Tuesday 5 April 2022

Four Poems by Timothy Resau


 

                                                 

Bar Scene



Midnight, the bandit, has come again.

I’ve gone through another vision,

facing a dry sundial,

& I thought, as I sat before the party,

who lifted their distorted faces:

— No camels today, only more armies.

Their hands held beer cans,

like priests hold chalices,

& their clay voices, full of pretend,

shattered when they spoke.

My friend, the sun,

passed the bar window unnoticed.

I could have leaned like a beggar

against the door & cried for air—

I could have sat among the plants an atom of soil

& become absorbed by my own leaves.

Instead, I turned up my collar

& walked across the sky, bombing like the night.




Old Poets



Still unpublished—



Shooting beer, coffee, and nicotine

at crazy nerves—

waiting in un-pressed Dickey’s khaki in stashed

Eighth Avenue cafeterias,

caught hiding behind Dick Tracy

with yesterday's news:



Extra ... Extra … Truman Drops Atomic Bomb on Japan!



War Ends!



A mid-town lockout,

spilling his draft beer

across the Saturday Review of Literature,

where Wallace Stevens' s heavily insured eyes

stare back like dead olive pits

from the bottom of a martini—



The nutty poet-uncle as obscure bum,

muttering to Whitman's ghost

with handwritten copies of poems

dating back too far to remember—

To find himself he can now Dial-A-Poem

and discover obscurity sitting there—

just another busy signal to hold onto.



He does a lota eccentric weeping

upon the bumpy lines,

while keeping detailed lists of memories,

written in blunt pencil

on the flip side of our minds.



Published in Down in the Dirt – April 2020




Anna’s Parting, or about Angelo



—Sunday, isn’t it? Sarah’s sister said,

giving discreet glances to her reflection

in the Art Deco wall mirror.

—But it doesn’t matter, she says,

—no matter what they say.



Anna, an old-young lady,

standing among the broken glass,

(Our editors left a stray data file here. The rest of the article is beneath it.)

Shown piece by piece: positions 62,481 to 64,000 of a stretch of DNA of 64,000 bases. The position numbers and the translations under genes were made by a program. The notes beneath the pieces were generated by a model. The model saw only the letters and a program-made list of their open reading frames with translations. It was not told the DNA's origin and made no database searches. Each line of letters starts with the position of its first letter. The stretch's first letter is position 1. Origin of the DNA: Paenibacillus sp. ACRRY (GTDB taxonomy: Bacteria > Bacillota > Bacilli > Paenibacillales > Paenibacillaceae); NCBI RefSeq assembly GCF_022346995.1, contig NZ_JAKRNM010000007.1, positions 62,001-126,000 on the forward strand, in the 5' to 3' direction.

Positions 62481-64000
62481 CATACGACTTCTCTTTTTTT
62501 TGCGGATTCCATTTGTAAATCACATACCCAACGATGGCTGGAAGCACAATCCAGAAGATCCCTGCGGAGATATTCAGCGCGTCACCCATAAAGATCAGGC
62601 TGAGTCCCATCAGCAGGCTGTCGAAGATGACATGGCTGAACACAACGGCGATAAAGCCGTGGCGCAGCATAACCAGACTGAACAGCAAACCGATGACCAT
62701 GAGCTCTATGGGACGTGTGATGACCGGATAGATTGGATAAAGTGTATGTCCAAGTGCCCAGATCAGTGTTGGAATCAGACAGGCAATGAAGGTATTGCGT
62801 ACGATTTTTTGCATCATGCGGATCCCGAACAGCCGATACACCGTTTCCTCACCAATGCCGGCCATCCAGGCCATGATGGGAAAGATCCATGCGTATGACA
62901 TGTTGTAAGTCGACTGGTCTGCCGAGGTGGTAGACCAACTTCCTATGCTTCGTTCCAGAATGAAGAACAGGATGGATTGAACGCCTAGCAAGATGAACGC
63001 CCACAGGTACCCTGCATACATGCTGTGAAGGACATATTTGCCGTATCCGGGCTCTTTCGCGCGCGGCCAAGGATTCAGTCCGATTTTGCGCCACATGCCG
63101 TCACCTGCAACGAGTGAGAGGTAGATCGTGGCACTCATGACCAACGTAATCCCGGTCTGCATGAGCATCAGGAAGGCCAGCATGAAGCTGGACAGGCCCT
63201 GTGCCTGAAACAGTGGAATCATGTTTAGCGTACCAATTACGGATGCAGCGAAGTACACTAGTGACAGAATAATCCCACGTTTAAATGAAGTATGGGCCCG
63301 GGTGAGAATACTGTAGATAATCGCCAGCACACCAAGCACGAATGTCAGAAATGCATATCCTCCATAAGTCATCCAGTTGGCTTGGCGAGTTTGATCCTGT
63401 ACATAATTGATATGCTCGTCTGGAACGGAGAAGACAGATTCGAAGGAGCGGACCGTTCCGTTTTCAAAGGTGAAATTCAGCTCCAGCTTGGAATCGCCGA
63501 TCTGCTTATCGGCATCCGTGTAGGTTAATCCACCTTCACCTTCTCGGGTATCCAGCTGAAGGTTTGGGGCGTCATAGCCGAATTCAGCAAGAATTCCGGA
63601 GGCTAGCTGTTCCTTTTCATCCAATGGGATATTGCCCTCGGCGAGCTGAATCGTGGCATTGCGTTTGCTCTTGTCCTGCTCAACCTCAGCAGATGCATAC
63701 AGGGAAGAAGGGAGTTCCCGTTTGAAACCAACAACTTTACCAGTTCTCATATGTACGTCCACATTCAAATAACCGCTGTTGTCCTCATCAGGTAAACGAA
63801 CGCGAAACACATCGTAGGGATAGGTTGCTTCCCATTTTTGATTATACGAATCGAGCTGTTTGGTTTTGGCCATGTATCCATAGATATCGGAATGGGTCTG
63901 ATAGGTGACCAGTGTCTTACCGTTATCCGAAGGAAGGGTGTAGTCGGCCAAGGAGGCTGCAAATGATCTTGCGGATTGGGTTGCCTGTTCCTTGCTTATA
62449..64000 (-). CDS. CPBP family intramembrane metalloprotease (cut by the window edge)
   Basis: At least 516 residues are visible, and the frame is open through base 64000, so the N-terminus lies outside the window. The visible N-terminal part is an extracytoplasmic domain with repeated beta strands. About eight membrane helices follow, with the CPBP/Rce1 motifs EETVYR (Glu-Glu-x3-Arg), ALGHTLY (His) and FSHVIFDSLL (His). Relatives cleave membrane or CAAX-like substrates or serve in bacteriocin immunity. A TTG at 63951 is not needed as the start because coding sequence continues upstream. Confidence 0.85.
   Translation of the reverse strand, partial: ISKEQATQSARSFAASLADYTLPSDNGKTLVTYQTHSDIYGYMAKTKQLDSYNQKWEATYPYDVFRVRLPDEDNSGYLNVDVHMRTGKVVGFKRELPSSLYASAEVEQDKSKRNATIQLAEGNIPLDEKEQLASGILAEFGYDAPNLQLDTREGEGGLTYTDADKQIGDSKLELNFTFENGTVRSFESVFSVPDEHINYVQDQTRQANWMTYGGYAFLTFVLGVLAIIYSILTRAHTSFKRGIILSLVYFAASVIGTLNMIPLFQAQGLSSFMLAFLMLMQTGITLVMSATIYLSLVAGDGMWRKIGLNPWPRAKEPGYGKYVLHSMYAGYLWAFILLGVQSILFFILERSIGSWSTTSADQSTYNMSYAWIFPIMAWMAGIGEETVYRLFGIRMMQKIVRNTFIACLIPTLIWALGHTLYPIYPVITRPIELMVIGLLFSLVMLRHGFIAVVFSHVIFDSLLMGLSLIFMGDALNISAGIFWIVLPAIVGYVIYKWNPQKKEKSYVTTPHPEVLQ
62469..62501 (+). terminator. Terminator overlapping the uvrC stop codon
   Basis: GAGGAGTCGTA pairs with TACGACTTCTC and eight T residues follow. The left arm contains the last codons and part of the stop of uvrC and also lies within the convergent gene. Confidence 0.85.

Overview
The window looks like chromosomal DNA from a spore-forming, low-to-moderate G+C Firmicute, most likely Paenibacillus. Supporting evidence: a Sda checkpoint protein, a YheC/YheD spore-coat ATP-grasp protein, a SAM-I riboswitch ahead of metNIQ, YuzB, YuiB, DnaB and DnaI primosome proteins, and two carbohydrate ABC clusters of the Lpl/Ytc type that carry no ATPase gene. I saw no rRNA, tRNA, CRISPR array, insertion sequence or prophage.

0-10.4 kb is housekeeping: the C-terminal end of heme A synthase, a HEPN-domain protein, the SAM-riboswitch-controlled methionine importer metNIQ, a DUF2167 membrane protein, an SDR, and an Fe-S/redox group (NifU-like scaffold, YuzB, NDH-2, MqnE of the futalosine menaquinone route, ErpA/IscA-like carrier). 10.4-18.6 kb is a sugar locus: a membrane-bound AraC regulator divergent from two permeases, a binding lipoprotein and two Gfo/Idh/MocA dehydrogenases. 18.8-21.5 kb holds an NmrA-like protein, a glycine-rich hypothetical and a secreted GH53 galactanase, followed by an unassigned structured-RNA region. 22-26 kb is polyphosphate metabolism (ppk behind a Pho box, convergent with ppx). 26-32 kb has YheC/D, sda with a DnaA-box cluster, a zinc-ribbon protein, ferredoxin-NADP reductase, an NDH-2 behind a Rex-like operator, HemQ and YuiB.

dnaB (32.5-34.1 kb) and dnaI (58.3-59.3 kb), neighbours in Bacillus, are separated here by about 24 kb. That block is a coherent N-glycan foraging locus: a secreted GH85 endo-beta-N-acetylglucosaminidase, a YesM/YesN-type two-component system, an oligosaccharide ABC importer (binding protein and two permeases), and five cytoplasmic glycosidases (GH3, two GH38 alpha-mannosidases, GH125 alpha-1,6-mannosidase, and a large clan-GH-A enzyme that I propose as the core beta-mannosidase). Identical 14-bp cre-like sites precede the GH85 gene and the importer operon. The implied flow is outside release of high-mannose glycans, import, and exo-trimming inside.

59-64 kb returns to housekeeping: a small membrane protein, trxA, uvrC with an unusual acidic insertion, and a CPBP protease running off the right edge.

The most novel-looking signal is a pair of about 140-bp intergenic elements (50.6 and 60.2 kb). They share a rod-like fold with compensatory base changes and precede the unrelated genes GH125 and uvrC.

the forgotten names,

& cat’s eye lashes.



Anna, warm in antique raccoon coat,

smiles & says hello to Angelo,

who sits inside a snowstorm

upon a battered barstool—



They breath loud music & laugh their words

while tears roll down their tongues.



—Forgotten? Who me, baby? Sarah’s sister says,

pulling what’s left of her face together:

—They remember me, honey, they do, I tell you.



Anna shifts her weight, smiles for herself

& hastens for the door.

Angelo, among old friends & other cowards,

inhales deeply Anna’s parting, as if he were in love.




Female Fruit Picker

(a southern scene)



Into the harvest light with dirt-clogged hands,

sweat tearing down dusty cheeks—

Strawberry clouds sweeping past

through a pale blue haze.



A burnt rust goes way down on Donna’s neck,

gold in her vision, gold in her head,

but her eyes

are damp with clay—

but her eyes

are wet with fatigue,

and the future hours will burn way down

tomorrow’s youthful bodies.



Timothy Resau’s writings have appeared in The Poet, The Decadent Review, Green Ink, Red Wolf Editions, e.ratio, Green Ink Poetry, The Sparrow’s Trombone, Better than Starbucks, Fictional Café, BlazeVOX, Ephemeral Elegies, The Metaworker, KGB Bar Literary Journal, and Superpresent among others, and is forthcoming in, Soul-Lit, and Poetica. Find him at www.words-by-tim.com

 

 

1 comment:

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